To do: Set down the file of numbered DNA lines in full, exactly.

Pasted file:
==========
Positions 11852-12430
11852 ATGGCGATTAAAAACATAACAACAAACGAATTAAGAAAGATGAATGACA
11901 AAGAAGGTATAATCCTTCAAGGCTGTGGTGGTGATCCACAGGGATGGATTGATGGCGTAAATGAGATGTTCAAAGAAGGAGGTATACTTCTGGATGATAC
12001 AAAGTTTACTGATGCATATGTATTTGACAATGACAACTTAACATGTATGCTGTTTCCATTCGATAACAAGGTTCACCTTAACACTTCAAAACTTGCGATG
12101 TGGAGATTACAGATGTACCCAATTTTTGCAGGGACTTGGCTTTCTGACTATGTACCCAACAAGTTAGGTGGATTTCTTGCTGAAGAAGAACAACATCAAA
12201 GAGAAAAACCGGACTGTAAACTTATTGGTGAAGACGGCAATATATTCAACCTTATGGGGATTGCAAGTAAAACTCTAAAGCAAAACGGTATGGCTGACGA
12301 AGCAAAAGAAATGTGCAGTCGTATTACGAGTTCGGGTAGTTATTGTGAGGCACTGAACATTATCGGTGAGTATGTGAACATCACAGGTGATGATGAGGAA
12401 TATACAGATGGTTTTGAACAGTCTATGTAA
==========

Positions 11852-12430
11852 ATGGCGATTAAAAACATAACAACAAACGAATTAAGAAAGATGAATGACA
11901 AAGAAGGTATAATCCTTCAAGGCTGTGGTGGTGATCCACAGGGATGGATTGATGGCGTAAATGAGATGTTCAAAGAAGGAGGTATACTTCTGGATGATAC
12001 AAAGTTTACTGATGCATATGTATTTGACAATGACAACTTAACATGTATGCTGTTTCCATTCGATAACAAGGTTCACCTTAACACTTCAAAACTTGCGATG
12101 TGGAGATTACAGATGTACCCAATTTTTGCAGGGACTTGGCTTTCTGACTATGTACCCAACAAGTTAGGTGGATTTCTTGCTGAAGAAGAACAACATCAAA
12201 GAGAAAAACCGGACTGTAAACTTATTGGTGAAGACGGCAATATATTCAACCTTATGGGGATTGCAAGTAAAACTCTAAAGCAAAACGGTATGGCTGACGA
12301 AGCAAAAGAAATGTGCAGTCGTATTACGAGTTCGGGTAGTTATTGTGAGGCACTGAACATTATCGGTGAGTATGTGAACATCACAGGTGATGATGAGGAA
12401 TATACAGATGGTTTTGAACAGTCTATGTAA